Colour My World

With the plethora of blockbuster exhibitions that leave us yo-yoing between the major galleries, it is sometimes the smaller exhibitions scheduled in between, and down the corridor that hold their own. Colour My World currently on at the National Gallery of Australia is a stand out example of this.

Dealing with a significantly recent aspect in Australian photography, this is the first exhibition dedicated to the revival of the handcoloured photograph in the 1970s.

The handcolouring of images has a lengthy history, literally marking a turning point for photographic manipulation and its artistic potential. Gaining huge popularity in its beginnings, the practice of applying paint, dye or other media to a photography added longevity and lifelike colour to black and white pictures. The ability to correct photographic mistakes only enhanced its economic value, and allowed a new artistic sensibility which carried on until its decline in the middle of the twentieth century – as modernist photographers sought to maintain to the virtuosity and technical purity of the original photographic print.

Whilst most only place hand coloured photography during its peak throughout the nineteenth and early twentieth centuries, there is more than just the added economic value of coloured photography than meets the eye.

Making a comeback in the 1970s it continues today as a strong and diverse practice for contemporary Australian artists. Colour My World highlights the bold attraction of the handcoloured image. Trends in the art world during the late twentieth century tended to engage with the medium’s technical integrity, favoring black and white photography, whilst colour photography was associated with the commercial realm and fashion. Thus to pick up the brush, or coloured pencil, was an act of resistance.

In this tone of resistance and re-evaluation, the broad range of artists in this exhibition are cleverly linked together by themes of ‘Challenging conventions’, ‘Aesthetics’ and ‘Reconnecting’. New acquisitions and rarely seen works from the NGA collection include works by Micky Allan, Ruth Maddison, Warren Breninger, Julie Rrap, Janina Green, Christine Barry, Fiona Hall, Miriam Stannage, Robyn Stacey, Nici Cumpston, Lyndell Brown, Charles Green and Jon Cattapan.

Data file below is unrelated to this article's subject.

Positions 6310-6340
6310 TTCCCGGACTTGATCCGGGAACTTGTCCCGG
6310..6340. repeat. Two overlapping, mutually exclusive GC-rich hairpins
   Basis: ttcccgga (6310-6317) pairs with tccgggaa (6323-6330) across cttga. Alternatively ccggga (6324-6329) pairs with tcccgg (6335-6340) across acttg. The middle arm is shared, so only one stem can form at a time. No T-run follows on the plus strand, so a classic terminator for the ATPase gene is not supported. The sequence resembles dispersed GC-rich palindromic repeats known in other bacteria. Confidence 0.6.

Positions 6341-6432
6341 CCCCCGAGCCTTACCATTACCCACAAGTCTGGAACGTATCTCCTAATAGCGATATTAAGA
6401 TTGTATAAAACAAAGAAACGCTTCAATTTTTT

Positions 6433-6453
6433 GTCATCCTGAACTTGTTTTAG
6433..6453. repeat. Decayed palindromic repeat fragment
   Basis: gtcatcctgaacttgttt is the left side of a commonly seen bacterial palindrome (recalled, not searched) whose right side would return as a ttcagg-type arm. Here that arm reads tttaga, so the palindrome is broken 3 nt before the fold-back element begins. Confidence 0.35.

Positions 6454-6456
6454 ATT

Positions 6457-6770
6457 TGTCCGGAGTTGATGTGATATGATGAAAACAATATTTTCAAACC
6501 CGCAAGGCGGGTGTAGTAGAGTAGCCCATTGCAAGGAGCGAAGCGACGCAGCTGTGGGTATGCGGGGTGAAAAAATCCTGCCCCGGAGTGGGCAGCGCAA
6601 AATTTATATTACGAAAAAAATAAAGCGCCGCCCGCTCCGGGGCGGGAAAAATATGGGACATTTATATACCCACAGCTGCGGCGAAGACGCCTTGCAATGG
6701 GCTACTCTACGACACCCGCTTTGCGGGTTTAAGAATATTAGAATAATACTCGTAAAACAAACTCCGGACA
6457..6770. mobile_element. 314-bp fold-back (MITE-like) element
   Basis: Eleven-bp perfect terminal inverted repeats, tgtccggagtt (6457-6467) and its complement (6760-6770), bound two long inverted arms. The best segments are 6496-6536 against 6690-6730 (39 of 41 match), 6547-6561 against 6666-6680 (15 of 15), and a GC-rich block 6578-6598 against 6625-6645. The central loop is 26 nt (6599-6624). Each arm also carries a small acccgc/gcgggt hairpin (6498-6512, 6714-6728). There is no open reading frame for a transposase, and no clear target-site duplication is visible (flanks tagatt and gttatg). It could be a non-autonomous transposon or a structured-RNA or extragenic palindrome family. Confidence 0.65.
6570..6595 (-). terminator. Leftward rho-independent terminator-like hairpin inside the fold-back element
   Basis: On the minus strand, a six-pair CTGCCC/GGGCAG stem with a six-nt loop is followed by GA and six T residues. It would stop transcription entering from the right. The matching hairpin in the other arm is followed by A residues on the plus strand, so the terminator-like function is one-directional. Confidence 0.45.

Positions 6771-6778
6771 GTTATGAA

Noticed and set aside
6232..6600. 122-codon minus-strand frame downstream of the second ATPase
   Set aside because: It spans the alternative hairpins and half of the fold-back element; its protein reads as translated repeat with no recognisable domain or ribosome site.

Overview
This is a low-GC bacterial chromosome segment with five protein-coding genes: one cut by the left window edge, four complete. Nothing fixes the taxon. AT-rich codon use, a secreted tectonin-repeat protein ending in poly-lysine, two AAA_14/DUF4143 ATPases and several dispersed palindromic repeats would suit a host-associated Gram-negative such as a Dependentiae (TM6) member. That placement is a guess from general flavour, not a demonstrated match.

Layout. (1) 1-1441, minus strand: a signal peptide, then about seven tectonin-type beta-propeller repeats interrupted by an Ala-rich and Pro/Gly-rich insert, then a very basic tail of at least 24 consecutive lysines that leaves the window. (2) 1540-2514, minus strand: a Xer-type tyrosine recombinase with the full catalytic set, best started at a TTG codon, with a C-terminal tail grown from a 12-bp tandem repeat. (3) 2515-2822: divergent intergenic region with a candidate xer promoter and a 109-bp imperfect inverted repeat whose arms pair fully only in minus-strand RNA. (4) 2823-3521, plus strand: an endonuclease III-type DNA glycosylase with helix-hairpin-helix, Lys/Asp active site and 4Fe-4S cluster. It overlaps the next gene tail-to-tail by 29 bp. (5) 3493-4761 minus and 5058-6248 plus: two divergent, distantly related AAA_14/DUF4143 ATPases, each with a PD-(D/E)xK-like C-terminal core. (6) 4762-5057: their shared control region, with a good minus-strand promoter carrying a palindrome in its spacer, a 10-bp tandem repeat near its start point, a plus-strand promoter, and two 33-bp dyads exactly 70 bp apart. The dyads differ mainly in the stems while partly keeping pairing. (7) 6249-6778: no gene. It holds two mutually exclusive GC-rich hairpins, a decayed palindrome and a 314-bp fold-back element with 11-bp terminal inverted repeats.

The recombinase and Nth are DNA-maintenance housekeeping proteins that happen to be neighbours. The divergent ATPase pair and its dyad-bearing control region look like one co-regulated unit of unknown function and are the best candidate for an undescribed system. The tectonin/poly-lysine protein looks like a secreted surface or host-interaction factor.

Fresh, clever, and honest, the exhibition is a diverse showcase of artists that wanted to express earnest emotions and ideas through a previously mechanical and removed technique. From subtle tones to bright and bold, the works address the full circumference of social, environmental and political issues in Australia. Artists Julie Rrap, Fiona Hall and Robyn Stacey create handmade works to as highly personalised responses to the grand themes of Western art and culture, whilst for feminists handcolouring acknowledges the excluded history of women’s photographic work as studio handcolourists.

Defying the digital and tackling the surface, handcolouring imbues a personal touch of the artist’s hand that rejects machinelike sameness. Maybe it’s the awareness of the artist’s hand, or the nostalgia of Ruth Maddison’s shots that capture the classic Australian Christmas holiday in the backyard, there is a warmth and intimacy that emanates from this exhibition and draws you in.

A snapshot of Australia, this exhibition colours a vibrant culture and practice that is ever relevant in contemporary art today.

Colour My World
3 April – 20 September 2015
Project gallery, National Gallery of Australia

Courtesy the artists and the National Gallery of Australia

Post a Comment

Your email is never published nor shared. Required fields are marked *


You may use these HTML tags and attributes: <a href="" title=""> <abbr title=""> <acronym title=""> <b> <blockquote cite=""> <cite> <code> <del datetime=""> <em> <i> <q cite=""> <s> <strike> <strong>

Time limit is exhausted. Please reload the CAPTCHA.

Latest  /  Most Viewed  /  Related